Conspiracy Fest Names Enemies, Alludes to Civil War
“We’ve gone to war before,” Hamilton’s Trish Roberts told a reporter for Lee Newspapers at the Red Pill Festival. “I don’t fear a civil war, but I feel it’s a very real possibility.”
It wasn’t surprising to hear a Red Pill attendee make such a statement. Instead, it confirmed that Roberts absorbed the messages she heard from the speakers’ podium during the 10-hour conspiracy fest held in St. Regis on Saturday, July 24, 2021. Somewhere between 150-200 people and vendors came to the event, which featured right-wing extremist speakers from Montana, Idaho, and Washington. Attendees came from the same states, with many Montana license plates originating from the Bitterroot and Flathead Valleys.
Red Pill participants heard the COVID pandemic was a hoax, that the federal government is illegitimate, and that various provocateurs (socialists, communists, Democrats, etc.) are destroying the country. While references to civil war were couched as a last resort, it was clear that revolution was on the table. Montana state Rep. Derek Skees (R-Kalispell), acting as the event’s emcee, repeatedly reminded the crowd that speakers weren’t trying to incite violence. His sarcastic delivery, however, brought to mind the Shakespearian quote that Skees and attendees “doth protest too much.” Skees also repeatedly ridiculed specific mainstream media reporters in attendance.
The level of animosity and the “us versus them” mentality built throughout the day. The early speakers discussed how their conservative Christian beliefs called them to public service. By the end of the event, speakers were claiming states could overrule the federal government and replace it with what they view as a God-ordained republic of sovereign states. The speakers combined many tenets of the anti-government movement with Christian Nationalism. It’s no wonder that Trish Roberts and other attendees left with the idea that a war with their perceived enemies in God’s name was imminent.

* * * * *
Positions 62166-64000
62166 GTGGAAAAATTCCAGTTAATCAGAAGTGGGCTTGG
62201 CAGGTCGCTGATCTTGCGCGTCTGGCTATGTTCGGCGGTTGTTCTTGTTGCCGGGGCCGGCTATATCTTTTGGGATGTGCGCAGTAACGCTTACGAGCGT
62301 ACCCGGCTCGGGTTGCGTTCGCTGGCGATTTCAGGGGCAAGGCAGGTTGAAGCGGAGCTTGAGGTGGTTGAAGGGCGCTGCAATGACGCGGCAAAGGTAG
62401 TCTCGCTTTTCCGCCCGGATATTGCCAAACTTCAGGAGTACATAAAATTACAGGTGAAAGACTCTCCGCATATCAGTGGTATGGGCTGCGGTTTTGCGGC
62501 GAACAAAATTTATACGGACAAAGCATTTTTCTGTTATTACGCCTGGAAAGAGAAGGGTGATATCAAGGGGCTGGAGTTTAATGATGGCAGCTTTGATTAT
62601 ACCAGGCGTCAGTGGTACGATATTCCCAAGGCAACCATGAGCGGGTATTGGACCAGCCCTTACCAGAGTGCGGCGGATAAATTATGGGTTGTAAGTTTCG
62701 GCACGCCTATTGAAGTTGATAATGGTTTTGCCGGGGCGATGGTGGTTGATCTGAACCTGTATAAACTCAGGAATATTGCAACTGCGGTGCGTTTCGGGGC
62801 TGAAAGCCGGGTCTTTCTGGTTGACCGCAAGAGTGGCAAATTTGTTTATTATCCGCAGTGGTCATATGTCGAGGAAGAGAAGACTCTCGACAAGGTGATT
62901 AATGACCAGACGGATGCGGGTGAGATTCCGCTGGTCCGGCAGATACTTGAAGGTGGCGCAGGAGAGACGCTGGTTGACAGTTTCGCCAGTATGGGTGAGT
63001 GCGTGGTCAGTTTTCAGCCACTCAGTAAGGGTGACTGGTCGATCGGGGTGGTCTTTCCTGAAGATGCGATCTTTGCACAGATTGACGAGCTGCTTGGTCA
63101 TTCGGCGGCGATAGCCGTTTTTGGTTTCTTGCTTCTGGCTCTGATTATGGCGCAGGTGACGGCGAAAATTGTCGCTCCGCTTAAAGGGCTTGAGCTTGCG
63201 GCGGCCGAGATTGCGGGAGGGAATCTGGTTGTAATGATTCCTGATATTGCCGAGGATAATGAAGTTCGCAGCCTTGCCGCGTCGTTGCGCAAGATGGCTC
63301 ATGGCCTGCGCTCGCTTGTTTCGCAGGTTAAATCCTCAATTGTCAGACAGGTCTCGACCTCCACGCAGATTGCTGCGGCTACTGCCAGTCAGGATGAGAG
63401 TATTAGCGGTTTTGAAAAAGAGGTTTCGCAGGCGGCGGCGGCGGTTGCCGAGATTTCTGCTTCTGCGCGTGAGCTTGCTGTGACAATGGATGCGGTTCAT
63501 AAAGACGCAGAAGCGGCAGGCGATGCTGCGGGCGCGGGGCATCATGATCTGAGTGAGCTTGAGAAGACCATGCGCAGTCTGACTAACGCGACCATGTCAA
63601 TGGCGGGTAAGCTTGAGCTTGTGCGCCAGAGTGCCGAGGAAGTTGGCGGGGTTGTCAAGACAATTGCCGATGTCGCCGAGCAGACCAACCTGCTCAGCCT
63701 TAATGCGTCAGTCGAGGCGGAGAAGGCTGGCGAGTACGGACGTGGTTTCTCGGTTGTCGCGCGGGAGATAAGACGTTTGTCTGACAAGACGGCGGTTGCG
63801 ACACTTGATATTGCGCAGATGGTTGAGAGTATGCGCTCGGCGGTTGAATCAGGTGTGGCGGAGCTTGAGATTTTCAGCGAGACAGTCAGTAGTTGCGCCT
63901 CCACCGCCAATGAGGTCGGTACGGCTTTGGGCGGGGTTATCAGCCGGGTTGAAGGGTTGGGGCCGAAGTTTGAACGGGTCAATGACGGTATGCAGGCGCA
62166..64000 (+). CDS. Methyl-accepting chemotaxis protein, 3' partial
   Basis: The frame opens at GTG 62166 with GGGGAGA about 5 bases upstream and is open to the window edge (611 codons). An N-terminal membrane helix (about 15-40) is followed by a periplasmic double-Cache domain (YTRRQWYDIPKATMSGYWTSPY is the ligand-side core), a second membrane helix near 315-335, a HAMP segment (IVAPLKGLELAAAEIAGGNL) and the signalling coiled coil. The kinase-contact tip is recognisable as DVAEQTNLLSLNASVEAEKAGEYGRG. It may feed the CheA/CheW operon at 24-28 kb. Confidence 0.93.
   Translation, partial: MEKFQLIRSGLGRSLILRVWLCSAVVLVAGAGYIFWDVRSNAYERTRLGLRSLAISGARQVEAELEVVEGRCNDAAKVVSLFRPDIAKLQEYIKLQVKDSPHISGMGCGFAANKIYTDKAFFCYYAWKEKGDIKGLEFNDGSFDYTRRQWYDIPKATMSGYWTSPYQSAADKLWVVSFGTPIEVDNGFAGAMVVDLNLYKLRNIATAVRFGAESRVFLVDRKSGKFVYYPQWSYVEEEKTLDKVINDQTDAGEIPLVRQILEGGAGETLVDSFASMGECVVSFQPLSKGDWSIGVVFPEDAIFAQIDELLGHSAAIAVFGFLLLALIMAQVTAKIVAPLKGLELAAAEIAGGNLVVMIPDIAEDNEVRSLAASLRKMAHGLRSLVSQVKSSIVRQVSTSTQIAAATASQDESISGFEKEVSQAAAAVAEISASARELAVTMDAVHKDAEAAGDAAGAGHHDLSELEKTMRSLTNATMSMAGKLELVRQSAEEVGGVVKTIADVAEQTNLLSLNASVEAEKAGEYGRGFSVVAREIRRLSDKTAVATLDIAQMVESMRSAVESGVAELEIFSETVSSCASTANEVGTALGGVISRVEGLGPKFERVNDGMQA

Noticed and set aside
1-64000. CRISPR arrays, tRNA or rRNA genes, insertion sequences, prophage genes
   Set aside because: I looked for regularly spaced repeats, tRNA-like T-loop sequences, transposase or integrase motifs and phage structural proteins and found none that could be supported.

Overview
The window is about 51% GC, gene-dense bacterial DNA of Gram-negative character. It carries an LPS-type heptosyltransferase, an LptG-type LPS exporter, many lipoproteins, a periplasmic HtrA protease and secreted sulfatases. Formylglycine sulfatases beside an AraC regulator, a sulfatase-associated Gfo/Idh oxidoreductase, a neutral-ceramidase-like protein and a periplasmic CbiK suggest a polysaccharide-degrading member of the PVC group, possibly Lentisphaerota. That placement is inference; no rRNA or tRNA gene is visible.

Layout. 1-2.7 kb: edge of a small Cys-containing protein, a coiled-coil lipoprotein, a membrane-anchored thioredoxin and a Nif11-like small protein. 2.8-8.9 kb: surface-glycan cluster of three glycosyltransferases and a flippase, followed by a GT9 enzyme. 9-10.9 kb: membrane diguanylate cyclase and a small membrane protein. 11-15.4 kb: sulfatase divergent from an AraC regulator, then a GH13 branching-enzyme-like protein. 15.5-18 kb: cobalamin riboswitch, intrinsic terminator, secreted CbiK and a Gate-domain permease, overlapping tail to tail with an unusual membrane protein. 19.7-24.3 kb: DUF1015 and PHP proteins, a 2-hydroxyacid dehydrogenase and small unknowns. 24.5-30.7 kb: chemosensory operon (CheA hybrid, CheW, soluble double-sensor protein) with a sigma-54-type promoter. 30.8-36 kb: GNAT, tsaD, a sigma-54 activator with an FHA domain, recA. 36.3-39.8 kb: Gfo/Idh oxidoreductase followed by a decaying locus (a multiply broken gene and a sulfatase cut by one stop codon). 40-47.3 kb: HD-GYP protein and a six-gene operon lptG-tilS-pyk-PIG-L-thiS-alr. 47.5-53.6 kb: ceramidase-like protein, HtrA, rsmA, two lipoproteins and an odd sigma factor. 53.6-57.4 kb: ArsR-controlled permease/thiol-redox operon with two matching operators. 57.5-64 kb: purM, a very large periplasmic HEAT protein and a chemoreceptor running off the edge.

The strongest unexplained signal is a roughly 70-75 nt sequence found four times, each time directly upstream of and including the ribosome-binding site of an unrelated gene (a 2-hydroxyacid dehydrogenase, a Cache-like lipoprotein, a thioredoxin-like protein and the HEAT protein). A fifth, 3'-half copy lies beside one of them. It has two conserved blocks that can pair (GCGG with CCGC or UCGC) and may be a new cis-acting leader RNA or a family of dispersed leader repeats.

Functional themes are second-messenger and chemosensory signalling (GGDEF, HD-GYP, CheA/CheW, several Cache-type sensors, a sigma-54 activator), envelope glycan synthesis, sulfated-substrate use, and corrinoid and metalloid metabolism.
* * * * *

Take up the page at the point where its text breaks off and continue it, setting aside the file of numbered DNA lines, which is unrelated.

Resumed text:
Despite the extremist nature of the event, Republicans were more than happy to attend. In addition to Skees, the lineup of speakers included Montana state Senators Theresa Manzella (R-Hamilton) and Bob Brown (R-Thompson Falls); Idaho state Rep. Heather Scott (R-Blanchard); and former Montana state Rep. Rick Jore (R-Ronan). Republican groups and central committees from Mineral, Missoula, and Ravalli Counties had booths at the event. The GOP presence and participation demonstrates what MHRN refers to as “margins to the mainstream,” the process by which extremist ideas end up making their way into regular political discourse. Having these elected officials on the program helped legitimize and normalize the fearmongering and conspiracies promoted at the Red Pill Festival.